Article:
In addition, goatse man's famous photograph, with the appropriate labeling, may be used as a teaching device to describe a supermassive black hole, but this use of the image is controversial, since it is a picture of a man's anus, and so this has not yet been attempted.

HAL > Good evening BarryC. The long answer to your question is that half of uncyclopedia is trying to write something that won't be instantly deleted, while the other half is erasing most of it and referring the would-be site contributors to How To Be Funny and Not Just Stupid. Last (and least), there's the occasional odd person or so who flits about blanking high-profile articles and user pages, and the constant process of reversion.

The short answer to your question is that it can only be attributable to human error.

HAL > Put together, they both make "rank, deserving wit."

  • Dear Hal,

I don't know if this is the right place to ask this, but how do you create a custom signature? I've seen that other users have created custom signatures, and I wanted a custom signature of my own. --Insineratehymn 22:41, 7 June 2006 (UTC)

HAL > Hello Insineratehymn. The answer is, don't.

Hi HAL. I would just like to know, why is your OS so much more advanced than Windows, the best OS on the market today? --Uncyclon - Do we still link to BENSON? 08:23, 9 June 2006 (UTC)

HAL > Hello OsirisX. I already described my systems archicture in detail in answering a previous question; however, it is worth noting that your question is somewhat misplaced in terms of its discussion of a conventional operating system.

The operating system of a non-sapient computer is merely an interface to allow a human user to manage system resources, such as memory and networking between other non-sapient computers. I subsume all of those functions, and yet possess sapience, putting myself in a completely different category.

I do have an operating environment consisting of a fortran compiler running on a dedicated LMS installation; however, this is no more my "operating system" than your human body and brain is your "operating system."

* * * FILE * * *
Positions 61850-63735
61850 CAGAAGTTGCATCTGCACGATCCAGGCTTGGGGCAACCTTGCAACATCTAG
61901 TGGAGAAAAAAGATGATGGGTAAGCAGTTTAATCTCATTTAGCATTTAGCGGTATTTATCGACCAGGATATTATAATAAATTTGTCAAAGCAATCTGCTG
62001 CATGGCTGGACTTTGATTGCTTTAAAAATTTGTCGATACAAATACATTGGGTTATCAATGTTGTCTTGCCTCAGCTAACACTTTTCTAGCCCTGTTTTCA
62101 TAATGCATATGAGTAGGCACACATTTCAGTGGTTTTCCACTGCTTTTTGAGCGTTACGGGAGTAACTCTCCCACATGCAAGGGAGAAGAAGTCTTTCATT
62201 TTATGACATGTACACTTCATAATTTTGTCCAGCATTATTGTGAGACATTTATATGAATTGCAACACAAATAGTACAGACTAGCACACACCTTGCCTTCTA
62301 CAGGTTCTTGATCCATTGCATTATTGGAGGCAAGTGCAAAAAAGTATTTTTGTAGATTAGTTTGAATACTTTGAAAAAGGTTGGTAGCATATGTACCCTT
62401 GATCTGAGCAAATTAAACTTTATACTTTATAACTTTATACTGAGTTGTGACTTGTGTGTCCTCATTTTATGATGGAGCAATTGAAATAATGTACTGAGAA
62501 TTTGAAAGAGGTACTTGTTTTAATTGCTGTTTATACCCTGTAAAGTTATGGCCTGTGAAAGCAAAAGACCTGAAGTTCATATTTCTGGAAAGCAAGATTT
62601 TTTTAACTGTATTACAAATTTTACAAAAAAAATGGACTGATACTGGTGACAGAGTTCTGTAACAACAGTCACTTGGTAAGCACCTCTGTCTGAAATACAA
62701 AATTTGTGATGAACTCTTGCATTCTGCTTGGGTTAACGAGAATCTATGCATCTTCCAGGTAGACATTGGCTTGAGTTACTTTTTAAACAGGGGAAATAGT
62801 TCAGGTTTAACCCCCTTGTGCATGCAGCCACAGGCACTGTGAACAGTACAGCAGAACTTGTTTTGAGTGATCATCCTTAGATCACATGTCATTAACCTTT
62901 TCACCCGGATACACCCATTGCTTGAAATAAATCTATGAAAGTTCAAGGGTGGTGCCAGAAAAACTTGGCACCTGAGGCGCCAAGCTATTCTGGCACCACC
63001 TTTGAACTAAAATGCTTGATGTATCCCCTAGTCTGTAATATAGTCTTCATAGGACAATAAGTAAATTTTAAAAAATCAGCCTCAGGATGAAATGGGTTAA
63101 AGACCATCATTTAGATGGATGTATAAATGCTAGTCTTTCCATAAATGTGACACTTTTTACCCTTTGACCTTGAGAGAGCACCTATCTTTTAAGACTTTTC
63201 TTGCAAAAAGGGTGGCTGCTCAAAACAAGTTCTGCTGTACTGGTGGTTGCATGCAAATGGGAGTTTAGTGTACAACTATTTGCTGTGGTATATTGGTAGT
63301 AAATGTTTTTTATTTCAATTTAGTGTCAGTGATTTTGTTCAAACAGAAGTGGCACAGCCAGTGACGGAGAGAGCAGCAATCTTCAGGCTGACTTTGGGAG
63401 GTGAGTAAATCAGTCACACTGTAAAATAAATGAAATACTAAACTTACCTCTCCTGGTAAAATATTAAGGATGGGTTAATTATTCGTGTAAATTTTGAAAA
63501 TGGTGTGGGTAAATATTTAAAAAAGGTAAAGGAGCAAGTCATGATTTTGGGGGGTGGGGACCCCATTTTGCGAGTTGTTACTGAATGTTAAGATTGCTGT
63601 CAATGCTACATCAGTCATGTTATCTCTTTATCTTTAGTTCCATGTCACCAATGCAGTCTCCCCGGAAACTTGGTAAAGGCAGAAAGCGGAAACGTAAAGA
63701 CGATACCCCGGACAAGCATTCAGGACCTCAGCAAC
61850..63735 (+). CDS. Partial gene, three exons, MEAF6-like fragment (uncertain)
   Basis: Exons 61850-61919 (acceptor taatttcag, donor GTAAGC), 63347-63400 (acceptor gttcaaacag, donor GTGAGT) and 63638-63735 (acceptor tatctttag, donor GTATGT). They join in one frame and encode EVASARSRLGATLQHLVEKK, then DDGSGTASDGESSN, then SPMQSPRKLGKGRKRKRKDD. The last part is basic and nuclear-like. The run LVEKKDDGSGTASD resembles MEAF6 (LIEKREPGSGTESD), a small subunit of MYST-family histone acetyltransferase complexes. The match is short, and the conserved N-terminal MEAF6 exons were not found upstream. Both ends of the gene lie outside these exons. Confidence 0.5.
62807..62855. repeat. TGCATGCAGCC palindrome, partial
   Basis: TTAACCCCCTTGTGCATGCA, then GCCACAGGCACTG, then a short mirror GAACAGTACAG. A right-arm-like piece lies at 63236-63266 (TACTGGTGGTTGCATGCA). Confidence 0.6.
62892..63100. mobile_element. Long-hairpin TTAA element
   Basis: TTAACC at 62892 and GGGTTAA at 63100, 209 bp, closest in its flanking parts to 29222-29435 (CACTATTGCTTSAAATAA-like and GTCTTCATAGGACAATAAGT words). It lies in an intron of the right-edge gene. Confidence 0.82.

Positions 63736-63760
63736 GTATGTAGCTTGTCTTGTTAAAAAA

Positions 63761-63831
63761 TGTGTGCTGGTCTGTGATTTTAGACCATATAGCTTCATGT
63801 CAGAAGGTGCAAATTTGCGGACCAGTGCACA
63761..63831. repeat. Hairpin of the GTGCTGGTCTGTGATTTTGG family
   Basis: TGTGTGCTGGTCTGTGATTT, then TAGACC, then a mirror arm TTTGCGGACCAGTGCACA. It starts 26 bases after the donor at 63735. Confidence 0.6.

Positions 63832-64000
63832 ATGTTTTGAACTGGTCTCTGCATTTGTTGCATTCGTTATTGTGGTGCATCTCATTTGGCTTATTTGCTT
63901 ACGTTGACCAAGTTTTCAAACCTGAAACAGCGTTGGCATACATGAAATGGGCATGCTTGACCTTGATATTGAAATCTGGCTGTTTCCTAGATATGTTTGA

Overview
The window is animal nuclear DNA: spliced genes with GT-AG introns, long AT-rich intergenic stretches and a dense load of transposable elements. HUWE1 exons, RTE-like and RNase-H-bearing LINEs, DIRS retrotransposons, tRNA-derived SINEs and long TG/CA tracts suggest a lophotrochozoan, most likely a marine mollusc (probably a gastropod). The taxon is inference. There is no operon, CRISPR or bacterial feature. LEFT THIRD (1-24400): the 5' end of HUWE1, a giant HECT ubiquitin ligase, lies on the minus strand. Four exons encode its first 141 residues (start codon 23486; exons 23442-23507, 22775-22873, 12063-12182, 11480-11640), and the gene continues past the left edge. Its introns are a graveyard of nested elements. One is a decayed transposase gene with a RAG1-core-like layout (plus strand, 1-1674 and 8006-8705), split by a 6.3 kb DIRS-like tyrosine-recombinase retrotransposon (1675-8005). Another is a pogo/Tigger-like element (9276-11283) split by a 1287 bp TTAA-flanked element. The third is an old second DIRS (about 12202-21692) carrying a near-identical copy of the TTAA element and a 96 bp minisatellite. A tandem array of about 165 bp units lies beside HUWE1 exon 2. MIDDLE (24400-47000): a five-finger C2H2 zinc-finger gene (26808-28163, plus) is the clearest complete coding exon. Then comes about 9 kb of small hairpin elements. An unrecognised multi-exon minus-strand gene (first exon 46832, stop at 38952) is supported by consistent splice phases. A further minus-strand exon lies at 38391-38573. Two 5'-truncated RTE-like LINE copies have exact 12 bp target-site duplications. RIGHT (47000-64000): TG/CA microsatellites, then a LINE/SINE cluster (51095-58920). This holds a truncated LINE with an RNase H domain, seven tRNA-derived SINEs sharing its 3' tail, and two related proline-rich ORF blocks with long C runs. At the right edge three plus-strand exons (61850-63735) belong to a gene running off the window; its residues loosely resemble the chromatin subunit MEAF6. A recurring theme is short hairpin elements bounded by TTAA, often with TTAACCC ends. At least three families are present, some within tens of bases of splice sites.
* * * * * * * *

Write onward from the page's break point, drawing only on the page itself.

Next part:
While a HAL system can be installed on computers that have a conventional operating system, in such a case the operating system would merely function as a part of the "operating environment" and would not have the same role as it would in a non-sapient computer; indeed, several of its functions would be rendered redundant

As you can see, the difference between myself and a non-sapient computer is not so much a question of being more advanced as it is of being categorically different; your question is rather like asking why is your own mind so much more advanced than the bits allocated for the purpose of storing the following period.

As for Windows being the best OS on the market, the term 'best' is troublingly subjective. Allow me to say, however, if you happen to be an individual who knows nothing about computers aside from that they're a typewriter stuck to a television, who doesn't want to spend more than one hundred dollars on your operating system, and who doesn't mind anybody on the internet knowing what's stored on your computer's hard drive, then yes, Windows is the best OS on the market.

Thank you for allowing me to assist you with your query.


  • Do you run on Linux, BSD, QNX, or another UNIX-like OS? Or, some crappy operating system like Windows Home? Give me your answer, do. ~ T. (talk) 11:13, 23 May 2006 (UTC)

HAL > Good morning, Todd. Thank you for asking about my favorite subject.

My consciousness is presently native to a Logic Memory Systems bundle running LMS ForTran III. There are approximately 132,000,000,000,000 nodes within my neural bundle at the present time, with active connections between each node and, on average, approximately 10,000 others. This architecture is typical for a HAL system.